By Sandra M. Jones, Chicago Tribune –
CHICAGO — You can’t buy love, but that isn’t stopping Americans from spending plenty on jewelry, flowers, candy and dinner out this Valentine’s Day, according to a report released Wednesday.
U.S. shoppers are expected to spend an average $126 on their sweethearts and loved ones this year, up 8.5 percent from $17.6 billion from the year ago, according to the National Retail Federation’s annual consumer intentions survey. The figure marks the highest level of Valentine’s Day purchasing in the survey’s 10-year history.
“As one of the biggest gift-giving holidays of the year, it’s encouraging that consumers are still exhibiting the desire to spend on discretionary gift items, a strong indication our economy continues to move in the right direction,” said Matthew Shay, president and CEO of the Washington, D.C.-based retail trade group.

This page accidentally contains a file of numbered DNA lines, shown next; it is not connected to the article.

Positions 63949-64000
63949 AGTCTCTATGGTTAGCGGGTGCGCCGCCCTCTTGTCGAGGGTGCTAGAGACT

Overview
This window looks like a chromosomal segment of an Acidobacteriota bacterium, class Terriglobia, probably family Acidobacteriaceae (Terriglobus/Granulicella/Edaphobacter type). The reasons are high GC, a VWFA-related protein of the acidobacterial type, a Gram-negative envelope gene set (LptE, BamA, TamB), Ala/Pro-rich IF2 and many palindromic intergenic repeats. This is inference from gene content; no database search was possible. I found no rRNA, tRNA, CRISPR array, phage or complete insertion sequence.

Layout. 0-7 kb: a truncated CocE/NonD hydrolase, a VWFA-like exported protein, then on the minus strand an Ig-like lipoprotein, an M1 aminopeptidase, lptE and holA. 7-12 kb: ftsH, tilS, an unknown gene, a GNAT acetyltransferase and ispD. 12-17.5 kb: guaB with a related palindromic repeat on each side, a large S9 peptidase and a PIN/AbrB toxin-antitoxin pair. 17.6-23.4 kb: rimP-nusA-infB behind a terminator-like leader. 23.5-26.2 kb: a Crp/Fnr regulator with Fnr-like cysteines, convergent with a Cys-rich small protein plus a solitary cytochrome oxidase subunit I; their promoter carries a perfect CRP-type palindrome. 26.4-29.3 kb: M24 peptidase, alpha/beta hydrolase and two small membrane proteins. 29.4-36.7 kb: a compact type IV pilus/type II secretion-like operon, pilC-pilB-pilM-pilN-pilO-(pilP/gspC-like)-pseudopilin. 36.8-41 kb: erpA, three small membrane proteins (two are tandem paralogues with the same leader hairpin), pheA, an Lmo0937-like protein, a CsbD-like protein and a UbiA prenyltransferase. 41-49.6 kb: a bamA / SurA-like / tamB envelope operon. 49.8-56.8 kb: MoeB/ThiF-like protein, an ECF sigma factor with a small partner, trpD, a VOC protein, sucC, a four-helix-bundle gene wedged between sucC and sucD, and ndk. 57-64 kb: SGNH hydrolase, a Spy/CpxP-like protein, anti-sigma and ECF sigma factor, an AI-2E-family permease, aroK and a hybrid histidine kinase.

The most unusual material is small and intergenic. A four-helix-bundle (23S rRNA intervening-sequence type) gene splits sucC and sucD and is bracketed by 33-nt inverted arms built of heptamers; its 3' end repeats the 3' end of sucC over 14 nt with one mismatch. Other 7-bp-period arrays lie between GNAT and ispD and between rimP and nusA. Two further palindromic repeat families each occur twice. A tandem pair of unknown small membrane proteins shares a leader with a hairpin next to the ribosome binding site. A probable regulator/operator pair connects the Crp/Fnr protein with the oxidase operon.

In another record for the decade-old survey, 19 percent of shoppers plan to buy jewelry for their significant others, up from 17 percent last year. Total spending on jewelry is expected to reach $4.1 billion, up from $3.5 billion last year, the trade group predicted.
Half of consumers intend to buy candy and 36 percent plan to buy flowers and dinner out.
Meanwhile, in a nod to the rise in mobile shopping, more than half of all tablet owners and 40 percent of smartphone owners expect to use their electronic devices to research products, compare prices and purchase products for the holiday.
The robust outlook for Valentine’s Day follows a better-than-expected holiday shopping season. Holiday retail sales, as measured by the retail trade group, rose 4.1 percent for November and December combined compared to the year-ago period.
The survey, conducted for the National Retail Federation by BIGinsight, polled 9,317 consumers from Jan. 4 to Jan. 11. The poll has a margin of error of plus or minus 1 percent.